Learning Intention: To understand the biological system of classification and how living organisms are named and identified.
Success Criteria: Given sufficient information, you will be able to identify relationships between living organisms and classify them into their appropriate groups.
Carolus Linnaeus was a swedish botanist and zoologist who developed the system of classification that biologists still use today to order our natural world – “binomial nomenclature“. Just like large shops and warehouses that need to store huge numbers of items, biologists find it useful to classify organisms using a hierarchical system that groups the same kinds of organisms together. All living things are grouped and named using the following sytem:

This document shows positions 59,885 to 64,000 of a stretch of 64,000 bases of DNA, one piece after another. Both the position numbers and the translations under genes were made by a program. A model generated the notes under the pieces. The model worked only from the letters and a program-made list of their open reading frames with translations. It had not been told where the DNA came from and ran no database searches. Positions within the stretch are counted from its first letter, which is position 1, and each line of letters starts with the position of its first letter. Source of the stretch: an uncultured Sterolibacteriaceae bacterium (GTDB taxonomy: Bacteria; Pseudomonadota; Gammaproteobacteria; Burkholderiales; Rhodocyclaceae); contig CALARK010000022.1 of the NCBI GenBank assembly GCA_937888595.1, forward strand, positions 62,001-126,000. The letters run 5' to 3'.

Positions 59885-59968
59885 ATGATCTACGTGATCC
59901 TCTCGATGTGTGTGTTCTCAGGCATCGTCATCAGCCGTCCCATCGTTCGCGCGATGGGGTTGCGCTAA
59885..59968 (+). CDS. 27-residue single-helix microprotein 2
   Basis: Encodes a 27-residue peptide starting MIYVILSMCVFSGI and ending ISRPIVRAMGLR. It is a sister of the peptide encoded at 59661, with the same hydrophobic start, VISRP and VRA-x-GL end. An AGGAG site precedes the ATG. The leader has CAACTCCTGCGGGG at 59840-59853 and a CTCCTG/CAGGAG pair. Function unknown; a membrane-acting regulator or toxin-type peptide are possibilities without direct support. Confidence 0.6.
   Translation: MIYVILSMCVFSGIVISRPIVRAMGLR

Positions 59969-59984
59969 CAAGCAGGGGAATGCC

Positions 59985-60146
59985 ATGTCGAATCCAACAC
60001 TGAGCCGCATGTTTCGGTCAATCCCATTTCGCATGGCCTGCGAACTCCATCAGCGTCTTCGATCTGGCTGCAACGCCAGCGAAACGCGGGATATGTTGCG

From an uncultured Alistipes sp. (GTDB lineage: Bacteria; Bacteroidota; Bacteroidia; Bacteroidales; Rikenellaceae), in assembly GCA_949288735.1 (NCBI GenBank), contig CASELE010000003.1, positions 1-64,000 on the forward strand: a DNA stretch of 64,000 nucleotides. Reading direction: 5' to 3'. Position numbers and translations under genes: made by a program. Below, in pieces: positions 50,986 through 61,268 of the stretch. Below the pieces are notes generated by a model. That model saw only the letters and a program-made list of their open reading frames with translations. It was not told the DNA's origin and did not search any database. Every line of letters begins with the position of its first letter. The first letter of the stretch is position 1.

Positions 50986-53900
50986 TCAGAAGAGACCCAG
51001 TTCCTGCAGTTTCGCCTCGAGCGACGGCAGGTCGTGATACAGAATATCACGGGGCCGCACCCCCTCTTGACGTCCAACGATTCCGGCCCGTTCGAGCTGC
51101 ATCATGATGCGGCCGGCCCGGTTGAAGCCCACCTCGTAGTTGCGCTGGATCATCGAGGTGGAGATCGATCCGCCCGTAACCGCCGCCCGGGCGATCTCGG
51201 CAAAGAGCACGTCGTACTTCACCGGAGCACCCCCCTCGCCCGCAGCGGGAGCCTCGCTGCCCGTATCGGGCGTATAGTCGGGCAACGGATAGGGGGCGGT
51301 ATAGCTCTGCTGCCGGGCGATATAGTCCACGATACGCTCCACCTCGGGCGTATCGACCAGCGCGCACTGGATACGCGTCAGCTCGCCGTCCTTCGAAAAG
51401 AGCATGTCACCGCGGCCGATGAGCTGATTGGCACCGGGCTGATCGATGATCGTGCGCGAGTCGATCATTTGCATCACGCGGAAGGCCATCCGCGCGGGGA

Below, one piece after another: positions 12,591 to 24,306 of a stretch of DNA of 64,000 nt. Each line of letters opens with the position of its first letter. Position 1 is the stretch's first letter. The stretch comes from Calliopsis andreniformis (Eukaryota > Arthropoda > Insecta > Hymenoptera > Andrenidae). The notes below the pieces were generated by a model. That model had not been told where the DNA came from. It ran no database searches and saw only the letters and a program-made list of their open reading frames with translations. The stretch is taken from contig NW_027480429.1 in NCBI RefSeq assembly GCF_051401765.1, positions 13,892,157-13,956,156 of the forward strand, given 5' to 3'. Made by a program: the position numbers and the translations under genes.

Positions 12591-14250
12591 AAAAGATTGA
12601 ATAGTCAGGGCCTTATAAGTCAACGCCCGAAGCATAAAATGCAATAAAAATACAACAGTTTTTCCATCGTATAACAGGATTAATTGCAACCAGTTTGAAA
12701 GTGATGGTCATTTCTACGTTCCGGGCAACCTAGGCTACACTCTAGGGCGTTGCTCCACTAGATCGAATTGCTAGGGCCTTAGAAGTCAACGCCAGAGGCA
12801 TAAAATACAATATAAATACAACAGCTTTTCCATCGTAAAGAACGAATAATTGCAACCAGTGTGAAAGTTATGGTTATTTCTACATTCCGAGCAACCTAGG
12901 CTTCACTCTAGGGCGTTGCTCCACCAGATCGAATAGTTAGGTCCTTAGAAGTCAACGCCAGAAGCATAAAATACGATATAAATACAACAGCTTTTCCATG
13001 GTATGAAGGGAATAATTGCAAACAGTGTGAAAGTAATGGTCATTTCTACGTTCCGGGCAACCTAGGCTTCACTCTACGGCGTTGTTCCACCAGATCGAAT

The latin binomial system uses the genus and species name as a universal, unique identifier for a particular type of organism. This minimises the problem of organims that might have different common names in different parts of the world (eg. Blackbird, brown snake) and uses a one language recognisable to scientists worldwide. If two particular organisms have the same genus name, they are more closely related than two that belong to the same family but belong to different genera. However, if two organisms have the same species name, but belong to a different genus, they may not be closely related at all. The species name is more of a descriptor, so, for example, Eucalyptus citriodora is the lemon-scented gum and Backhousia citriodora is the lemon myrtle. They belong to different genera, so are not as closely related as two eucalypts or two myrtles.